Delivering his first speech on May 13 since becoming director of the Federal Housing Finance Agency (FHFA) in January, Mel Watt outlined a broad shift in housing policy.
Instead of shrinking the role of the federal government in the mortgage market, Watt signaled that FHFA will increase liquidity in the market, pointing to policy changes that will allow banks to expand access to mortgages to more borrowers.
“Our overriding objective is to ensure that there is broad liquidity in the housing finance market and to do so in a way that is safe and sound,” said Watt, speaking at the Brooking Institution, a liberal think tank. ”This decision is motivated by concerns about how such a reduction could adversely impact the current health of the housing finance market.”
Watt, a former Democratic congressman from North Carolina, has shifted course at the agency since replacing Edward J. DeMarco, a career bureaucrat appointed by President George W. Bush in 2009. Watt announced a number of changes for Fannie and Freddie, changes that will expand their role in mortgage finance, rather than shrinking it.
In his speech, Watt did not weigh in on the various proposals in Congress to overhaul housing finance. Instead, Watt announced three policy shifts for Fannie and Freddie, the government-run companies that help guarantee 60 percent of all new loans.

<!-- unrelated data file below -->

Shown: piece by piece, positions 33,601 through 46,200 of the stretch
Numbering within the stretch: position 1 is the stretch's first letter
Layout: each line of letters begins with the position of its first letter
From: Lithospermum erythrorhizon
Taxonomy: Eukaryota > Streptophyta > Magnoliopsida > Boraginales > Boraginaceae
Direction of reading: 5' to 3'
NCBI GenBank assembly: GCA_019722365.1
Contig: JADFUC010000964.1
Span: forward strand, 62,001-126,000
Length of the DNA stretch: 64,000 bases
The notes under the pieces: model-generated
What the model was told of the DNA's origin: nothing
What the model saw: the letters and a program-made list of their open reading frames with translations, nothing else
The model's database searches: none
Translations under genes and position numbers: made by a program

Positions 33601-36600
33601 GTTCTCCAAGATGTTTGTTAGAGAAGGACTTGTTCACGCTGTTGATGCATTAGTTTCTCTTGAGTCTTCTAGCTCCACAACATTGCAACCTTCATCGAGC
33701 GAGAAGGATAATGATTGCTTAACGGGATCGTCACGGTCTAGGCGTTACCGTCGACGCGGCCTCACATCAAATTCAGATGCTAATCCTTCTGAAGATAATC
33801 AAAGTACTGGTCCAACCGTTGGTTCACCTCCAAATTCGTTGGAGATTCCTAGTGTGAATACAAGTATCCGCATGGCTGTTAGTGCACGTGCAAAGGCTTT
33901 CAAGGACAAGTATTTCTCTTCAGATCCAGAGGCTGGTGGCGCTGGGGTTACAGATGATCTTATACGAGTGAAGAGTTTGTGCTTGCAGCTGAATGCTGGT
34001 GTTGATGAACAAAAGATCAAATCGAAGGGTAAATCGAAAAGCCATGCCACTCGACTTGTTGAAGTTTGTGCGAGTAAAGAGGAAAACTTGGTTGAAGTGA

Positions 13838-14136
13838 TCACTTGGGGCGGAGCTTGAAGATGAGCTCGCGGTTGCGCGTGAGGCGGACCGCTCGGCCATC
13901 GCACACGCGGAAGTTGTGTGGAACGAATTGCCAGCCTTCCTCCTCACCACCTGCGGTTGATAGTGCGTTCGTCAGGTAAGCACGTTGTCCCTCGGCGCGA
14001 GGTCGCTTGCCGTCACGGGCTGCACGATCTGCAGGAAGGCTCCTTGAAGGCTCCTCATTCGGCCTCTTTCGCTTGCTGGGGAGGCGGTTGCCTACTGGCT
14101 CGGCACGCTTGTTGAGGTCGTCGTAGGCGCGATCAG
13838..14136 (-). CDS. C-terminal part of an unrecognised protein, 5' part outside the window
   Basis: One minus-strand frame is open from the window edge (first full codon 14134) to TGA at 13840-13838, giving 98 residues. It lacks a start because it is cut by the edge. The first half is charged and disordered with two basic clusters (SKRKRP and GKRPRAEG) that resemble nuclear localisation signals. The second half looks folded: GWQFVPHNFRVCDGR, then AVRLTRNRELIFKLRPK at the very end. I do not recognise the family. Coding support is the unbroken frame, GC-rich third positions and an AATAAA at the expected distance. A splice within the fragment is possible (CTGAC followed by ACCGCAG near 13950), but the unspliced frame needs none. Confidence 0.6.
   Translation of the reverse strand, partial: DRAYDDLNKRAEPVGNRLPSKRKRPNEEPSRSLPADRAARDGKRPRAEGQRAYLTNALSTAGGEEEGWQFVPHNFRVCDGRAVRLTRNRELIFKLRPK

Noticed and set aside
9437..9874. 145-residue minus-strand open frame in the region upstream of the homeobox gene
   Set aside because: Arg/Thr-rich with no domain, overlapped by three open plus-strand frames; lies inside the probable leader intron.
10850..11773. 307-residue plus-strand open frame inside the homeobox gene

He said FHFA was scrapping a proposal released last year by DeMarco that would have lowered the loan limits on mortgages back by Fannie and Freddie. Current rules limit those mortgages to $417,000 in most of the country and as high as $625,000 in high-coast coastal areas.
He also announced a new foreclosure relief program, the “Neighborhood Stabilization Initiative,” targeting the hardest-hit communities. A pilot program will kick-off in Detroit. “We believe this will be a win-win for hardest hit communities and for our conservatorship objectives,” Watt said.
Fannie Mae and Freddie Mac don’t make loans; they buy loans originated by banks and sell the securities to investors with a guarantee against losses. They were placed under conservatorship in 2008 as the housing crisis unfolded and have been governed by FHFA since then. The FHFA regulates loan giants Fannie Mae and Freddie Mac.
Fannie and Freddie received $187 billion in taxpayer money after they were seized by the Treasury in 2008 to prevent their collapse. Since then, they have stabilized their loan portfolio and paid back about $200 billion in dividends to the federal government.